Ann Arbor logo
Share to Facebook Share to Twitter Bookmark and Share
File #: 12-0130    Version: Name: Oppose Increased Immigration Enforcement
Type: Resolution Status: Passed
File created: 1/23/2012 In control: City Council
On agenda: 1/23/2012 Final action: 1/23/2012
Enactment date: 1/23/2012 Enactment #: R-12-021
Title: Resolution to Oppose Increased Immigration Enforcement and Support Immigrant Families, 1-11-12
Sponsors: Sandi Smith, Mike Anglin, Sabra Briere, Margie Teall
Resolution to Oppose Increased Immigration Enforcement and Support Immigrant Families, 1-11-12
Whereas, In the 2011 fiscal year, Immigration and Customs Enforcement (ICE) deported nearly 400,000 undocumented immigrants, the highest total on record, as part of its “Secure Communities” program and targeted, small-scale raids; sixty-percent of deportations between October 2008 and February 2011 were of individuals with no criminal background;

Whereas, ICE’s goal is to continue to deport 400,000 undocumented immigrants annually; Detroit-based Fugitive Operations teams (ICE) and Border Patrol teams are required to help meet this performance goal. Ann Arbor is within 100 miles of the US/Canada border, and is therefore subject to increased immigration enforcement;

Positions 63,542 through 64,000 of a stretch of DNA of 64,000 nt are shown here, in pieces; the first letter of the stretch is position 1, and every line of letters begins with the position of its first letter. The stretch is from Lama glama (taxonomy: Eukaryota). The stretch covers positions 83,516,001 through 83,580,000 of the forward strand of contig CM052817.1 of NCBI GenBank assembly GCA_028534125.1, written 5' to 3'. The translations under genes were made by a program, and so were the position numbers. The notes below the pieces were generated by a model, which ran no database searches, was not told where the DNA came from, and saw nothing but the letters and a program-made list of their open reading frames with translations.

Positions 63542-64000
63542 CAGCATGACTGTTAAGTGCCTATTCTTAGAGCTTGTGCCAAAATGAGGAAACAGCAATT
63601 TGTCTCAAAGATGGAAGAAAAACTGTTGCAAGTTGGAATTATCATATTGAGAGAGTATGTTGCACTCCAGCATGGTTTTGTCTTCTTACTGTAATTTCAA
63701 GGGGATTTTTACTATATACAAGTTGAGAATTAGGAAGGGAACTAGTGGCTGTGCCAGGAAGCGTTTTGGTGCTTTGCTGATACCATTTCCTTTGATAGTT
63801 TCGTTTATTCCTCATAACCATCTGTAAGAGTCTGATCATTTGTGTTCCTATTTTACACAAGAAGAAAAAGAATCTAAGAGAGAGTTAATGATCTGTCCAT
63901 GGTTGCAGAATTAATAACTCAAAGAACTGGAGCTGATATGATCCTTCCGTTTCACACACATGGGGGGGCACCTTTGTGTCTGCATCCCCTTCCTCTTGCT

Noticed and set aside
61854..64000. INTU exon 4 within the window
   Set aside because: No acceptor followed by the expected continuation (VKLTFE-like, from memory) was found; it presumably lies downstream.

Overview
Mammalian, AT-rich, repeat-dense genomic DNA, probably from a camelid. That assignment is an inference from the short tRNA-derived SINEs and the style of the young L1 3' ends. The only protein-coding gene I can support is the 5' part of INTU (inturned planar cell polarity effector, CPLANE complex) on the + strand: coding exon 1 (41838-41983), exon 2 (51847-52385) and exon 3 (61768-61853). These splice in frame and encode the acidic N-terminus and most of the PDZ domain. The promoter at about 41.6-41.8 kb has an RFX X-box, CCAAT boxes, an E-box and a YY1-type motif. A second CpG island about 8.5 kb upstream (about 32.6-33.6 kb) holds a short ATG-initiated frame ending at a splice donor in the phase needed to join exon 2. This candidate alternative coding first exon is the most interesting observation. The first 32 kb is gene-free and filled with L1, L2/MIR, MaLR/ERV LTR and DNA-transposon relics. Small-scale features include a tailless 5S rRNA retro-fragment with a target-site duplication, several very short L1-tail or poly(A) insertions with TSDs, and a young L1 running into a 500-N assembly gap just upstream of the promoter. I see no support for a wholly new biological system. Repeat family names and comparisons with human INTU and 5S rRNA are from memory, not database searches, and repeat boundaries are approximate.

Whereas, Immigration raids and deportations violate the human rights of individuals to live free of fear and harassment, and to remain united with their families or loved ones. Hundreds of local families - who shop in our stores, live in our neighborhoods, and whose American-born children attend our schools - are affected by these actions, but so is every Ann Arbor resident. Hundreds of children have been separated from parents and other supporting relatives in the Washtenaw County area in the past four years;

Whereas, In April 2009, Secretary Napolitano of Home Land Security asserted that just crossing the border is a civil offense, not a criminal offense; and in June 2011, ICE Director, John Morton, issued a “prosecutorial discretion memorandum,” which states that ICE, Home Land Security Investigation, and Enforcement and Removal Operation can release from detention and stop the deportation of “low priority cases:” immigrants who have not committed a “serious criminal offense” and who have long-standing ties to the United States; such as minors, parents, pregnant or nursing mothers, members of the armed services, and disabled individuals. In a speech in August of 2011, President Obama con...

Click here for full text